July 27, 2011
At A Glance
OAK BROOK, Ill. (July 27, 2011) — Using computed tomography (CT), researchers have identified two types of structural changes in the lungs of patients with chronic obstructive pulmonary disease (COPD) that are associated with frequent exacerbations, or episodes when symptoms suddenly worsen. Their findings are published online in the journal Radiology.
COPD can damage both the airways and the air sacs of the lungs, and is a leading cause of death and illness worldwide. The two main structural abnormalities seen in COPD are emphysema, in which the air sacs of the lung are gradually destroyed, and airway disease, which causes a narrowing of the bronchial tubes.
"COPD is an extremely common problem that is frustrating to physicians," said the study's lead researcher, MeiLan K. Han, M.D., M.S., assistant professor of medicine at the University of Michigan Health System in Ann Arbor, Mich. "For a long time, we have had a one-size-fits-all approach to treating COPD patients."
COPD is currently staged by measuring lung function with a spirometer, a machine that measures how much air the lungs can hold and how fast air is expelled. A handful of medications are typically prescribed for the condition, regardless of what type of COPD patients have.
"Spirometry is inadequate as the sole parameter for assessing risk of exacerbations," Dr. Han said. "Two COPD patients may be identical in terms of lung function yet behave very differently. For instance, there are subsets of patients with severely reduced lung function who do not experience frequent exacerbations."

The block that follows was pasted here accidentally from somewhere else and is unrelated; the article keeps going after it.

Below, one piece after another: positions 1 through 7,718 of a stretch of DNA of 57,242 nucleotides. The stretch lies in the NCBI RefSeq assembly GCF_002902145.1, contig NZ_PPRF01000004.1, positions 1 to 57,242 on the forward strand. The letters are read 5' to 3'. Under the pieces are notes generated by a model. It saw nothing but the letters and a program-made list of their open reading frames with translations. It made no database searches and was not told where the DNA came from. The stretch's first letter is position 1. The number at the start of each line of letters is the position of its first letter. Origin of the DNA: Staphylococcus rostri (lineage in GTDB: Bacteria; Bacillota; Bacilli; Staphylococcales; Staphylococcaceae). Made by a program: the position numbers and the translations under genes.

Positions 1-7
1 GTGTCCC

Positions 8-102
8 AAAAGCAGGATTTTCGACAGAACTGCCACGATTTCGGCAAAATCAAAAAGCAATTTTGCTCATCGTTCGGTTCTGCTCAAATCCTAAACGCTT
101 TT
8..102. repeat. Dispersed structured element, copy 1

According to the National Heart, Lung and Blood Institute (NHLBI), an estimated $49.9 billion was spent on COPD in the United States in 2010, the majority of which was related to exacerbations.
Dr. Han analyzed data from the COPDGene Study, an ongoing multi-center NHLBI-sponsored study, designed to identify genetic factors associated with COPD. In the study, patients who are between 45 and 80 years old with a history of cigarette smoking undergo spirometry and whole-lung volumetric CT examinations.
Dr. Han's study group included the first 2,500 patients enrolled in the COPDGene Study who met criteria for COPD. The researchers studied whether there was an association between a patient's bronchial wall thickness and degree of air sac destruction on CT with frequency of exacerbations.
The analysis revealed that while many patients had a mixture of structural changes related to their COPD, two subgroups predominantly with emphysema or large airway disease could be identified, and both increased airway wall thickness and increased emphysema were associated with greater exacerbation frequency, independent of spirometric measures of lung function.
"Radiologic characterization of COPD patients has prognostic value in the selection of more homogeneous subgroups for clinical trials and possibly for identifying patients at risk of frequent exacerbations for targeted medical therapies," Dr. Han said.
Dr. Han added that her research suggests there may be different disease mechanisms causing inflammation in the two COPD subgroups, and that future studies may help determine if these patients should be treated differently.